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B. D. Phillips Inc. v. Commissioner of Internal Revenue

February 17, 1943

B. D. PHILLIPS, INC.,
v.
COMMISSIONER OF INTERNAL REVENUE (TWO CASES); B. D. PHILLIPS V. SAME (TWO CASES).



On Petitions for Review of the Decisions of the United States Board of Tax Appeals (now Tax Court of the United States).

Author: Goodrich

Before BIGGS, MARIS, and GOODRICH, Circuit Judges.

GOODRICH, Circuit Judge.

This appeal involves personal holding company surtaxes for the years 1937 and 1938.The petitioners are B. D. Phillips, Incorporated, a Delaware corporation, and B. D. Phillips, its sole shareholder. The latter, it has been stipulated, is liable as the transferee of the entire assets of the corporation for any deficiencies in taxes determined to be due from the corporation for the years in question. The issue presented is whether certain payments made by the corporate taxpayer in the years 1937 and 1938 were deductible as amounts used to discharge a pre-1934 indebtedness. The Commissioner did not allow these deductions and was sustained in this action by the Board of Tax Appeals, now the Tax Court of the United States.

The Revenue Acts of 1936 and 1938 allow, in the computation of the undistributed net income of a personal holding company subject to surtax, a deduction for "Amounts used or irrevocably set aside to pay or to retire indebtedness of any kind incurred prior to January 1, 1934, * * * "*fn1

In Commissioner of Internal Revenue v. Sun Pipe Line Co., Cir., 1942, 126 F.2d 888,*fn2 This Court held that, as used in the statute, "indebtedness" referred merely to an amount owing both prior to and after the date specified; the fact that the identity of the obligees of that indebtedness may have changed was considered to be of no consequence. This construction was contrary to the one contained in the Treasury Regulations to the extent that the latter required continuity of identity between the persons in the debtor-creditor relation.*fn3 The Commissioner in his argument has, in the conciliatory language of reconsideration, at least tacitly asked that the Sun Pipe Line Co., decision be overruled. However, we are still convinced that the result there reached is sound and proper, although we think, as pointed out in the concurring opinion of Judge Jones, that some of the discussion concerning the effect to be given regulations was not necessary to the decision of the case, and do not wish to be bound by it.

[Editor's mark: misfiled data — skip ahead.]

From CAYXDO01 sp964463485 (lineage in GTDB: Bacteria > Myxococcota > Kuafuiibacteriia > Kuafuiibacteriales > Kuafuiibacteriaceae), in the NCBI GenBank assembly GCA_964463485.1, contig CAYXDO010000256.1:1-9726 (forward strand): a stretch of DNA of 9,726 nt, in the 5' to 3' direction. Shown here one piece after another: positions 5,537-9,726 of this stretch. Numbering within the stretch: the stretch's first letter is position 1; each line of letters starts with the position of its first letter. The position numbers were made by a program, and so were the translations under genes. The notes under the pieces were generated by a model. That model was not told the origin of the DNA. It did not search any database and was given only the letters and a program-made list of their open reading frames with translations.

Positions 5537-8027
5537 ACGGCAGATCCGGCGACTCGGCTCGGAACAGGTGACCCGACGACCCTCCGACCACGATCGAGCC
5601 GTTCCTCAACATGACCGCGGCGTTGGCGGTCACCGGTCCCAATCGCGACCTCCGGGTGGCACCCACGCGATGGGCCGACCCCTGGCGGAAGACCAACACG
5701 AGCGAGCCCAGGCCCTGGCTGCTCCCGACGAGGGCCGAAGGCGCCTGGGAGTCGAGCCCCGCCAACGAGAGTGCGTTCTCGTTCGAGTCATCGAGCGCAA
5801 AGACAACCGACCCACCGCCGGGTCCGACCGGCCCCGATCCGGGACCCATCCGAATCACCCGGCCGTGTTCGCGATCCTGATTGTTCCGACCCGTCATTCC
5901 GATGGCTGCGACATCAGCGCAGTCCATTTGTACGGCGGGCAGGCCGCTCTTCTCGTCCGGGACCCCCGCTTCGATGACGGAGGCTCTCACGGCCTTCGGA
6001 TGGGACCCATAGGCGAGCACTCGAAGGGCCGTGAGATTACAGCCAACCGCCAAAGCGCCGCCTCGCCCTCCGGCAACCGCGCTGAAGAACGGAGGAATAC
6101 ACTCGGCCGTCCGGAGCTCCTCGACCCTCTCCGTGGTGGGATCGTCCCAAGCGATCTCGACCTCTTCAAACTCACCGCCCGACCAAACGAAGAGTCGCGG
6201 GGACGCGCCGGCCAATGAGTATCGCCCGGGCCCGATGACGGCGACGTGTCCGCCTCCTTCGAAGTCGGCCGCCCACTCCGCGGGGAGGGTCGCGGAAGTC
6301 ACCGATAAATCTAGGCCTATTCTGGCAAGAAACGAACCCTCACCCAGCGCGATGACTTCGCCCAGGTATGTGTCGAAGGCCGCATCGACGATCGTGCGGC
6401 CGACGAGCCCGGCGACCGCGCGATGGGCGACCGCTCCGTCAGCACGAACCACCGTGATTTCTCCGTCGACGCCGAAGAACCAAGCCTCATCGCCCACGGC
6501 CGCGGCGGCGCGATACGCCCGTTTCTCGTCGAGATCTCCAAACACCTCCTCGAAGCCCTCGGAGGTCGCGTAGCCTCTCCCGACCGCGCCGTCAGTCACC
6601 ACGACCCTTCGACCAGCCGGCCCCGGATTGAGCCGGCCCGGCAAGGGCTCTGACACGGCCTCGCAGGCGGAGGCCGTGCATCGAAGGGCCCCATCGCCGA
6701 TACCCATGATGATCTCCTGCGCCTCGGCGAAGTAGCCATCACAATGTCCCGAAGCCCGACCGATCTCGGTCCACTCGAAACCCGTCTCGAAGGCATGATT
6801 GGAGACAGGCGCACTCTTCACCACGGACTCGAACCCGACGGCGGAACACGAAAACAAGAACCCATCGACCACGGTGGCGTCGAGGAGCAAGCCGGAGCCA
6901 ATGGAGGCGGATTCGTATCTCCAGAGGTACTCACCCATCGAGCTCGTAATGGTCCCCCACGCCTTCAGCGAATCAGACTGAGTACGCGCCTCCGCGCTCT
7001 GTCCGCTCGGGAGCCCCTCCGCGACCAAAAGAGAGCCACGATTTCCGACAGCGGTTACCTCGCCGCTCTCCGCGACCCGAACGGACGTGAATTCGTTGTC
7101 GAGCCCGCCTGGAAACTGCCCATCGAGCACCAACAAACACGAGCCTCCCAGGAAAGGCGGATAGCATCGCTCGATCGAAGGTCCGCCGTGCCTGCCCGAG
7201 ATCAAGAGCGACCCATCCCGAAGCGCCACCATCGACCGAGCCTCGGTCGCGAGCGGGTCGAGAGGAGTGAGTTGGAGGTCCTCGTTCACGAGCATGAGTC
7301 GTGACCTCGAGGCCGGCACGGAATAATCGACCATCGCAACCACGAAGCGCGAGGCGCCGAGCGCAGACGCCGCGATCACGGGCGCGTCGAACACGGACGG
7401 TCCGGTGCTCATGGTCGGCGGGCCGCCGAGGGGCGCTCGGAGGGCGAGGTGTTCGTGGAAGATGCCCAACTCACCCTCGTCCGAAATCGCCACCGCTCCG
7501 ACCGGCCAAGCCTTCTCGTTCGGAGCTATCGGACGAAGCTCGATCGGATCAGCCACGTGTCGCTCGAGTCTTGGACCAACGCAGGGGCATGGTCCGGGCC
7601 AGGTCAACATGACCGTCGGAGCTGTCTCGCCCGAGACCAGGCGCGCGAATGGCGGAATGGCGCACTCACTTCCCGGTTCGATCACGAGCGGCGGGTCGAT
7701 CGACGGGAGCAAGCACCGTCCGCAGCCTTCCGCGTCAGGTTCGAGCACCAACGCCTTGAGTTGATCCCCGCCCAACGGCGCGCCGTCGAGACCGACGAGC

The alternative argument of the Commissioner is that even if the Sun Pipe Line Co., decision be accepted, it does not control the instant factual situation. In the former, it is said, the transactions were simple and direct. The corporation borrowed from B to discharge a pre-1934 indebtedness owed A and was entitled to a deduction when it ultimately paid B. Here, without any charge of tax evasion even being hinted, the transactions are described as "unnecessarily" circuitous and indirect and it is urged that therein lies the difference. We have no way of knowing whether the various transactions which were conducted between the parties and which terminated with the payments for which credit is claimed were unnecessarily circuitous or not. It may be granted that they were involved. But the statute says nothing about circuity, of either necessary or unnecessary variety. By its terms, the only requirement a corporate taxpayer must meet to be allowed the deduction is to show that it used or irrevocably set aside funds to pay or retire a debt incurred prior to January 1, 1934. We think the taxpayer has shown this here.

The transactions leading to the claimed deduction are best presented in chronological order: 1933. Cororation owes (inter alia)

$259,821.80 to Shareholder Phillips - book account

75,000.00 to A

25,000.00 to B 25,000.00 to C 197,000.00 to E*fn4 Promissory notes

$581,821.80

1934. (1) Shareholder Phillips pays on behalf of Corporation's 1933 ...


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